Pyura chilensis

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Pyura chilensis
Scientific classification
Kingdom:Animalia
Phylum:Chordata
Subphylum:Tunicata
Class:Ascidiacea
Order:Pleurogona
Suborder:Stolidobranchia
Family:Pyuridae
Genus:Pyura
Species:P. chilensis
Binomial name
Pyura chilensis
(Molina, 1782)
 
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Pyura chilensis
Scientific classification
Kingdom:Animalia
Phylum:Chordata
Subphylum:Tunicata
Class:Ascidiacea
Order:Pleurogona
Suborder:Stolidobranchia
Family:Pyuridae
Genus:Pyura
Species:P. chilensis
Binomial name
Pyura chilensis
(Molina, 1782)

Pyura chilensis is a tunicate of the Pyuridae family. It was described in 1782 by Juan Ignacio Molina.[1]

Contents

Description

It is a sea animal, commonly called the tunica rock or "lick", that appears to be a mass of organs inside a rock. They often live in dense aggregations of population in the intertidal and subtidal coast of Chile and Peru. Similar in appearance to a marine rock structure, it eats by sucking in water rich in organic matter and filtering out microorganisms. It is characterized by a strong flavor given by high iodine content, but the taste actually corresponds to the vanadium secreted from its blood.[2] They have some basic characteristics common to chordates, such as the notochord and a perforated pharynx. It is born male, becomes hermaphroditic at puberty, and reproduces by tossing clouds of sperm and eggs into the surrounding water. If it is alone, it will self procreate. On the Chilean coast, Pyura banks are heavily fished, but so far they have not seen the effects of overfishing, likely due to their high growth rates. They have, however, become increasingly hard to catch in bulk over the years. The Pyura is also one of the main food sources of other local aquatic species such as the Chilean abalone (Concholepas concholepas), whose reproduction has threatened and severely restricted its growth for more than two decades.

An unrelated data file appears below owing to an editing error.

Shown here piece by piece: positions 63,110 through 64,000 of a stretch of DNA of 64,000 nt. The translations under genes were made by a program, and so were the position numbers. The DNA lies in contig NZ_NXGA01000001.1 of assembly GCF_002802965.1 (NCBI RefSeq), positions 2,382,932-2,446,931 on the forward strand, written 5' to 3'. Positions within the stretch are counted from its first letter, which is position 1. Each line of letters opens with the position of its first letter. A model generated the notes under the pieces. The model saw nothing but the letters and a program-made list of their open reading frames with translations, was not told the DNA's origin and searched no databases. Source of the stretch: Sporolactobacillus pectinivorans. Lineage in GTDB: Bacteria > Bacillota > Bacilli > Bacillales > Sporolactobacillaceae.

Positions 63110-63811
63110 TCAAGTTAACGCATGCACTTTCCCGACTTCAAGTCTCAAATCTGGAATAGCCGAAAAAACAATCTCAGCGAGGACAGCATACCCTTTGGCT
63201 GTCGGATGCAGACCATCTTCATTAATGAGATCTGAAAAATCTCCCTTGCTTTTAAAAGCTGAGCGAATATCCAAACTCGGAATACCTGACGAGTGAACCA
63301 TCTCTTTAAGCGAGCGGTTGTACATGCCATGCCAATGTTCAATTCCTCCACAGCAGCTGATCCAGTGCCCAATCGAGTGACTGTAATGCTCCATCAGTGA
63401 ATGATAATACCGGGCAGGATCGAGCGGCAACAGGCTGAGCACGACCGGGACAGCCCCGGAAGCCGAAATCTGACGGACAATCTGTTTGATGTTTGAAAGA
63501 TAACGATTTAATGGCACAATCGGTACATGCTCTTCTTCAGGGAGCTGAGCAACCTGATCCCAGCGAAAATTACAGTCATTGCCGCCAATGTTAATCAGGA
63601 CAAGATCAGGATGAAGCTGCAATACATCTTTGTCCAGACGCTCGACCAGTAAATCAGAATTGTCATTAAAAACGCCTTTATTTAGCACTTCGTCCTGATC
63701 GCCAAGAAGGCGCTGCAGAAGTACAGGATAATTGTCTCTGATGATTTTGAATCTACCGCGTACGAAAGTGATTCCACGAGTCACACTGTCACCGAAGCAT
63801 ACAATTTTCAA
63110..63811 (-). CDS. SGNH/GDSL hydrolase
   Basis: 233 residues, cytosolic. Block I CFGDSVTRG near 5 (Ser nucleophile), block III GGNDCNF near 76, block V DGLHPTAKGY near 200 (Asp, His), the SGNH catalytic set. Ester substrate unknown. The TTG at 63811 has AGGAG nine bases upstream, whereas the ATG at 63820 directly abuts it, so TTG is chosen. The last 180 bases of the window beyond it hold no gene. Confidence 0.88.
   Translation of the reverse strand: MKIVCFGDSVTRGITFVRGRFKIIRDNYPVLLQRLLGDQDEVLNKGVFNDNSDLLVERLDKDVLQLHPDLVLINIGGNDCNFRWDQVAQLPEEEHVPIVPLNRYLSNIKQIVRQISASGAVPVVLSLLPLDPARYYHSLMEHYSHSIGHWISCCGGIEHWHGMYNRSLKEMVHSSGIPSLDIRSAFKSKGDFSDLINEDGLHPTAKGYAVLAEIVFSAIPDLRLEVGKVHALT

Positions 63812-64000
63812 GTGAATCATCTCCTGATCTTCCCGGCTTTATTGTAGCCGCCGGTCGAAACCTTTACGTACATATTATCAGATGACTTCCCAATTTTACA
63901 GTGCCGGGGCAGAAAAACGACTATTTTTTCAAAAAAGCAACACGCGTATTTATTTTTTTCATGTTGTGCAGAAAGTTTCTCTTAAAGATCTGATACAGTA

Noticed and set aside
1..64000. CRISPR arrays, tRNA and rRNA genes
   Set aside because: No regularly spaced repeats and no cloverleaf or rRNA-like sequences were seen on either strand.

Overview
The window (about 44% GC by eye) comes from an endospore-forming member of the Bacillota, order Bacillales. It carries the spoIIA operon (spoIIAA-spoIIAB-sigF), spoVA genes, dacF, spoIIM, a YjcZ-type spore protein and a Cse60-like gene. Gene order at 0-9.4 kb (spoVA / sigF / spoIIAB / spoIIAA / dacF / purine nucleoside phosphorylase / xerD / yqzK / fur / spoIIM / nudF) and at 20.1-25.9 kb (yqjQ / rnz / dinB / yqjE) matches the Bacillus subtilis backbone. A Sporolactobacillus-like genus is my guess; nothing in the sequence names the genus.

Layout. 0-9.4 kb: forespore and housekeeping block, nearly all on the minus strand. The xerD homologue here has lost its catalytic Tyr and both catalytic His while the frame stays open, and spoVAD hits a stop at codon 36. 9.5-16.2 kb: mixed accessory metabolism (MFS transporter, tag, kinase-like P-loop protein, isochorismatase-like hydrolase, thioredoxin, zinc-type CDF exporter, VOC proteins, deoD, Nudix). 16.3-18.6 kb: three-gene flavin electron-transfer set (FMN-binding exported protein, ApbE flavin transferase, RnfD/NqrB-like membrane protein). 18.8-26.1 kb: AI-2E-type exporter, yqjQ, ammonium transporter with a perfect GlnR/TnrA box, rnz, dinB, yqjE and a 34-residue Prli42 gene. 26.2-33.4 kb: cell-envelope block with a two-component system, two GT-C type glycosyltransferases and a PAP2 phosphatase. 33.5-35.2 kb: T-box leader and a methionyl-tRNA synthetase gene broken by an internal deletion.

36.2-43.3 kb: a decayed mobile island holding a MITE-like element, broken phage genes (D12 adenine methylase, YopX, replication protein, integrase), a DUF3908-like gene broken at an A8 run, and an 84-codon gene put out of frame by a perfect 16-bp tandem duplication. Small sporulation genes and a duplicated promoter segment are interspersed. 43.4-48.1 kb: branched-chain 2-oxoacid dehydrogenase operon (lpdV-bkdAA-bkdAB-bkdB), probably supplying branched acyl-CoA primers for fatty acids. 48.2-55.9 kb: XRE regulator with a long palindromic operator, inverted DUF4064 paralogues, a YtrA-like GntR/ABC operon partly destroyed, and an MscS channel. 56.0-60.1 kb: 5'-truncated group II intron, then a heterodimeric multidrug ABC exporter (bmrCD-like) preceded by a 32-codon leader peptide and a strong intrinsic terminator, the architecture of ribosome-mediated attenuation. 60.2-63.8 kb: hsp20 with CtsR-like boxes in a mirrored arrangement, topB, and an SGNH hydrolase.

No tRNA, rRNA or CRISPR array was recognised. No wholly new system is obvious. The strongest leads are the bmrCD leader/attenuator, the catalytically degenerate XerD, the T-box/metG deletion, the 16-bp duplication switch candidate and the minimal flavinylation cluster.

Gastronomy

Raw piure in Valparaíso

The meat of this shellfish, which has a strong flavour and is considered very tasty, can be prepared raw or cooked. It is usually cut into small pieces, and flavoured with chopped onion, cilantro, and lemon. It is cooked, chopped and boiled, serving as part of many dishes, highlighting the "rice with chopped Pyura”. It can also be fried to be eaten on a piece of bread or as a complement to many dishes.

Extraction

Bunches of dried Pyura hanging in Puerto Montt

Many locals put on their wet suit and goggles to swim the shores searching for this delicacy. Some may even travel out to sea, despite the danger of the ocean waters.

When packaged for the fish market, the fish is typically cut with a carpenter's saw into slices. When ready to eat, Chileans use their fingers to break away the hard shell and scoop out the insides.

References

External links